25-Watt, 40-Watt, 60-Watt, 100-Watt, 150-Watt Bulbs This makes a good selection of light bulbs.
40-Watt Appliance Bulb This is a small bulb suitable for ovens and refrigerators.
Indoor Floodlights (75-Watt, 150-watt) Some newer floodlight bulbs can be used indoors or outdoors.
Long-Life Bulbs At the electrical supply store or the home center, you can buy long-life bulbs. These bulbs cost more than ordinary light bulbs but they last many times as long as a standard bulb. It makes sense to use them in situations where the bulb is hard to get at to replace. Examples might be where a heavy ladder is required or where an elderly person cannot reach. Buy several long-life bulbs of various wattages. The compact fluorescent bulbs have an even longer life and they use less energy, but they won’t always fit in every fixture.
Night-Light Bulbs These are small-base bulbs in various wattages (3-watt, 7-watt, etc.).
Outdoor Floodlights Use 75-watt or 150-watt lights.
Rough-Service Bulbs These are for use in your drop light. Use a 100 watt bulb if available, otherwise use a 75-watt bulb.
Small-Base 60-Watt Bulbs These bulbs are used in chandeliers and other lighting fixtures.
OUTDOOR ELECTRICAL FIXTURES
I am often asked to install outdoor electrical outlets or floodlights. I like to have on hand the necessary outdoor boxes and waterproof connectors, outlets, bulb holders, and a special sunlight-resistant electrical cable.
Power strips are useful devices. You plug the power strip into a properly grounded outlet and the power strip either lies on the floor or desktop or is mounted on the wall. You can then plug six devices into the power strip. Most power strips have a small circuit breaker built in. Don’t buy cheap power strips; pay a little more and get a good one. You can usually tell by the weight—the heavier, the better.
If the power strip is to be used with computer equipment, the recommended type is the kind that has two surge suppressors built in, one for the computer and one for the modem. These suppressors provide protection against voltage spikes, possibly caused by lightning, that may come down the power line or the telephone line.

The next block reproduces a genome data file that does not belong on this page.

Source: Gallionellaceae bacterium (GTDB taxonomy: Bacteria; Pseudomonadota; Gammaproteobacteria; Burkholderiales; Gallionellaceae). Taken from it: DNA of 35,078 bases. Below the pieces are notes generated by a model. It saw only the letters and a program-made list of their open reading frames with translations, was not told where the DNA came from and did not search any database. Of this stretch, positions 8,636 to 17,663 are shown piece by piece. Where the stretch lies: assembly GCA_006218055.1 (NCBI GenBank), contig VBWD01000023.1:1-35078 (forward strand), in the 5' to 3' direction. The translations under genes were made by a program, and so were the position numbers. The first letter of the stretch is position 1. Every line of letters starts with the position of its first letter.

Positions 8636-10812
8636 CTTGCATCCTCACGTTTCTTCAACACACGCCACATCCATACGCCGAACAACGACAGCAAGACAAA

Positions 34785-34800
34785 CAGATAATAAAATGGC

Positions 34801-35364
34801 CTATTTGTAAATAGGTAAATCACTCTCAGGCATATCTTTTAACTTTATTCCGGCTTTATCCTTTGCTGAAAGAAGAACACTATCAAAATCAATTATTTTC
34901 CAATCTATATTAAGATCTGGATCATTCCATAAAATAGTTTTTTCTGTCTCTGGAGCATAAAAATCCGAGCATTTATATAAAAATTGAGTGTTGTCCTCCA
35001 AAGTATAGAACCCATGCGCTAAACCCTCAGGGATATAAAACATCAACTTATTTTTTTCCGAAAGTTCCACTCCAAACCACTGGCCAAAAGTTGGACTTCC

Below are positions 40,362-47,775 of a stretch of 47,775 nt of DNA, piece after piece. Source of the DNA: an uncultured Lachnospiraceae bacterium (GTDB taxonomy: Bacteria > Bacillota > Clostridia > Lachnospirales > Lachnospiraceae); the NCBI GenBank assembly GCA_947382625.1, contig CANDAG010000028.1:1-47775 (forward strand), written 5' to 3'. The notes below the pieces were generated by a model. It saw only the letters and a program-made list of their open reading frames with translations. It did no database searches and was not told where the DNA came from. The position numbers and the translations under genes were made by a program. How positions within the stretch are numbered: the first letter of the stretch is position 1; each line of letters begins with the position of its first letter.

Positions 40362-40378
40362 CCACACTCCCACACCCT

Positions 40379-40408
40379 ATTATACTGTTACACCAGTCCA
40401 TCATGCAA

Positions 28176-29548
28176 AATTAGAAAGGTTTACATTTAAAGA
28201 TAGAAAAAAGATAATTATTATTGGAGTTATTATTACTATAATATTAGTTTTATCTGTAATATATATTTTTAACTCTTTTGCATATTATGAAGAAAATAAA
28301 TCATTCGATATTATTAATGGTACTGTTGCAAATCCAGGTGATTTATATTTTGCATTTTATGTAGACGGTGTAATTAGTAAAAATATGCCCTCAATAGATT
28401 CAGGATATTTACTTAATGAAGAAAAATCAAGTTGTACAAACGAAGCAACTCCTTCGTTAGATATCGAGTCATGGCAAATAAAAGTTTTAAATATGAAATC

These outlets plug into and screw onto a standard duplex outlet. They then provide six places to plug devices into. These devices are useful for clocks, lamps, and TVs, but they should not be used for appliances that draw a lot of current such as air conditioners, irons, etc.
SURFACE-MOUNT ELECTRICAL HARDWARE
If you are installing new wiring, there may be situations where it is difficult or impossible to run the wires inside the wall. An example would be a masonry basement wall. In such situations, you can use surface-mount components, such as those made by Wiremold. This is a more expensive solution than just running armored cable around, but it looks nicer, which may be important to the customer. You should familiarize yourself with these components, but there is no need to buy them until they are needed.
The commonly used switch is usually called a toggle switch. You should always have on hand an assortment of switches. I like to have several single-pole switches and a few 3-way switches. The 3-way switch is for installations where a light can be turned on and off from two different locations; for example, the top and bottom of a flight of stairs. Replacing a 3-way switch can be tricky, so make a note of what is connected to what before you disconnect an old three-way switch. Pay particular attention to which wire is connected to the screw on the switch which is darker in color than the other two. This is the critical wire, the other two wires can be connected to either of the two remaining screws. Switches usually come with brown or ivory handles. I use ivory unless the customer wants brown.
These are sometimes called solderless connectors. You should have several of every size, from the tiny ones that are used inside some electric clocks and other small electric appliances to the large sizes that can be used to connect several size-12 or size-10 copper wires. When you use a wire nut to connect wires, hold the wire nut and pull on each wire individually to make sure it is secure in the wire nut.